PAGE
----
Wisconsin Cheese Adds Value

When you turn cheeseburgers into Wisconsin Cheeseburgers, you’re not just adding extra flavor, you’re adding the prestige of award-winning quality. Quality your customers will pay a premium for.
Click here to visit the Wisconsin Cheese Burger page and get the recipe for the Black and Blue Burger shown below!

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Visit the Killer Burger Recipe Vault

Looking for burger recipes from Bobby Flay, Jamie Oliver, Umami Burger or Michael Symon’s B Spot? Can’t find a good recipe for Vermont Cheddar Burgers with Warm Maple Ketchup? Visit BurgerBusiness.com’s Killer Burger Recipes vault. _________________

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Year of the Bun: A Retrospective

Keizo.RamenMcD_France_Breads2A year ago, BurgerBusiness forecast that 2013 would be the “Year of the Bun.” As explained then, focusing on the bun would be “an opportunity to expand customer customization choices for a burger menu (always good), add gluten-free alternatives (responsible) and direct attention to the better bun if that better burger needs to shrink a mite due to higher meat prices.” As Forbes wrote this August, the prediction was “right on the money.” Everyone, it seemed, has had his or her own out-there idea for a wild burger carrier, epitomized by Keizo Shimamoto’s Ramen Burger (at left).

Our fascination with burger buns has been such that McDonald’s in France has just begun a “Breads of America” promotion (r.) spotlighting American burger carriers. The promotion includes three burgers: a Double Cornbread Barbecue (on a cornbread bun); Grand Bagel Cheese (bagel); and Double Shiny Bacon (on a shiny sesame-seed bun).

The BurgerBusiness.com trend forecast for 2014 will be published soon but first I thought I’d review some of the many funny, crazy or brilliant ideas that have appeared during the past Year of the Bun.

JolleyBros.Sconeburger_RichfieldUtah PhilsIcehouse_JollyvilleBurger_FrToast Saltair Burger Company opened this spring in Richfield, Utah. By summer it had changed its name to Jolley Bros. Scone Burgers after a trademark ruckus.  By fall it had closed for the winter. But it was open long enough to introduce Utah and the world to the idea of putting a burger on a freshly baked scone.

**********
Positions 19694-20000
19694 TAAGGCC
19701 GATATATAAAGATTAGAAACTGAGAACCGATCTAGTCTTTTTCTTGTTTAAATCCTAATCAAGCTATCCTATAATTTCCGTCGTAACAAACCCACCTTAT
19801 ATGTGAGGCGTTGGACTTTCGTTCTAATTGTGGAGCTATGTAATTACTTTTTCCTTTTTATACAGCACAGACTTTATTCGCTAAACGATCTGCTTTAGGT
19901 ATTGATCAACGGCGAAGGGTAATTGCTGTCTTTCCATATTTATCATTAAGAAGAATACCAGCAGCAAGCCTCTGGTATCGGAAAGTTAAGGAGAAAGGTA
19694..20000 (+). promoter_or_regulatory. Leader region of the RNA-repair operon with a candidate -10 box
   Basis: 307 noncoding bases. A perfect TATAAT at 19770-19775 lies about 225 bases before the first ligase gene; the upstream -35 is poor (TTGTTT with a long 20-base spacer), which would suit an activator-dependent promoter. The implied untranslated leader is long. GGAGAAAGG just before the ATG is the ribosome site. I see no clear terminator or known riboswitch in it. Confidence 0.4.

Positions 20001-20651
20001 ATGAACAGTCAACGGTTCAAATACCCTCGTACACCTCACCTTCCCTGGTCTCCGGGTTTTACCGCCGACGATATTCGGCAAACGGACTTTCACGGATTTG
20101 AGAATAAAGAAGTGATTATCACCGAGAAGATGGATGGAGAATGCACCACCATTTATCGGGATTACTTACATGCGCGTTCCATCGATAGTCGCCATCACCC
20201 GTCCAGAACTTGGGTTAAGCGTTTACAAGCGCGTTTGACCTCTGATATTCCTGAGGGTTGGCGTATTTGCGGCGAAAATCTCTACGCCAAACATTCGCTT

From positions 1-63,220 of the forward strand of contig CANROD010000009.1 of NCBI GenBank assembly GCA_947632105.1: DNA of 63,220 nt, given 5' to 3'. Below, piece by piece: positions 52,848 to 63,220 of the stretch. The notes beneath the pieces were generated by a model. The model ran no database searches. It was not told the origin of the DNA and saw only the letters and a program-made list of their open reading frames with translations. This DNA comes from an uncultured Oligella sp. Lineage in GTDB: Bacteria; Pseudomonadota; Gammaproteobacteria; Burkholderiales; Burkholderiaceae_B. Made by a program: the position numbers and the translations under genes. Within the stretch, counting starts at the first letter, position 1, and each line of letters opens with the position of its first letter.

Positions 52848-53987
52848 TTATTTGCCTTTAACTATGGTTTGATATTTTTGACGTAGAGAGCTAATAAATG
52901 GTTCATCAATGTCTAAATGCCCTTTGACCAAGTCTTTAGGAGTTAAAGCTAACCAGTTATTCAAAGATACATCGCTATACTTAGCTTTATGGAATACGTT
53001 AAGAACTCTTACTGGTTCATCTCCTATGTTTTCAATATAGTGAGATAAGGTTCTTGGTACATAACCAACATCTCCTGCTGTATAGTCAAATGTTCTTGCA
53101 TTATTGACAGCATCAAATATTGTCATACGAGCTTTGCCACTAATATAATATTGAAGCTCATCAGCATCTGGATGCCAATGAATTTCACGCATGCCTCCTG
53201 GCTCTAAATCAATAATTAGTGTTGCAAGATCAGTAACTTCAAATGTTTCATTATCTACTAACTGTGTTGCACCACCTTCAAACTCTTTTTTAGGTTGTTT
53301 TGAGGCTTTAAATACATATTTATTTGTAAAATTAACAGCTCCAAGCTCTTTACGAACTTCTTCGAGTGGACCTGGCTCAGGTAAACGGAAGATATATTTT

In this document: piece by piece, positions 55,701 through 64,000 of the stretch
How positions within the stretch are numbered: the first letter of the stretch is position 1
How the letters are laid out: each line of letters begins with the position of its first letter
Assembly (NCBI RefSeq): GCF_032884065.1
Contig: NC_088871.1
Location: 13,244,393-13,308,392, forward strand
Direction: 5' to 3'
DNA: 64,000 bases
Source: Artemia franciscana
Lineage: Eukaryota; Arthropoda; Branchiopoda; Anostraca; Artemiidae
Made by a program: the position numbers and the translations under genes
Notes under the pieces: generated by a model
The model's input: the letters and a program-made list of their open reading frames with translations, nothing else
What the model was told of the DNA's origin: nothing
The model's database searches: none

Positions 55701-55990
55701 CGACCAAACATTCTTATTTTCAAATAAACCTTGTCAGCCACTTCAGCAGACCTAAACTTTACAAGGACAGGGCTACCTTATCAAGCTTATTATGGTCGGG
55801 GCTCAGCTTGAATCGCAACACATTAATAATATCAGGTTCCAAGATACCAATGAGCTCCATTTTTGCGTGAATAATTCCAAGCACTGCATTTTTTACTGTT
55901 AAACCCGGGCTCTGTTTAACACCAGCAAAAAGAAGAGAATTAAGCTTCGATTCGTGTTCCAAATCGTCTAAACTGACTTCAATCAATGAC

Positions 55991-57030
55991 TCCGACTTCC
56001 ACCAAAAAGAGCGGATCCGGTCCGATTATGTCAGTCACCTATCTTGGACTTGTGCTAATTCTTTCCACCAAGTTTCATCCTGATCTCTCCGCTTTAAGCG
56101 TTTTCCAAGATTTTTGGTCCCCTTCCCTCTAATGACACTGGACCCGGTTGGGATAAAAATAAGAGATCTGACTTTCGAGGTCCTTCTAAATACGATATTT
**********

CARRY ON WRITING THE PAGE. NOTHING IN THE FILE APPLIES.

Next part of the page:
At Phil’s Icehouse in Austin, Texas, the Jolleyville invited patrons to enjoy a burger nestled between slices of French toast.

Slaters_Breakfast Sandwich2Waffle Bus_Houston2 In addition to predicting bun madness, BurgerBusiness also forecast that many burger bars would add brunch this year. One of the many that did is the endlessly creative Slater’s 50/50. There’s a Donut Burger but the star is the Breakfast Sandwich: a 50/50 patty of chorizo and ground bacon topped with Cheddar, two sunny-side-up eggs and thick bacon between two deep-fried Eggo waffles. Maple syrup on top, of course.

For those on the go, the Waffle Bus in Houston has a Waffle Burger that’s a little less drippy but still deluxe. Click here to continue reading Year of the Bun: A Retrospective

McDonald’s Trying Build-Your-Own Quarter Pounders

“Have it your way” is Burger King’s longtime slogan but McDonald’s is testing build-your-own-burger customization and new premium-price burgers in Southern California, according to a story today by Nancy Luna in the Orange County Register (OCR).

At a recently remodeled restaurant in upscale Laguna Niguel, Calif., south of Los Angeles, McDonald’s waitstaff in black or in white chefs aprons welcome customers at the entrance. The restaurant offers three new high-price specialty burgers as well as the option to choose custom toppings from the list on an iPad menu. The OCR reports that the test is taking place in an Illinois McDonald’s as well.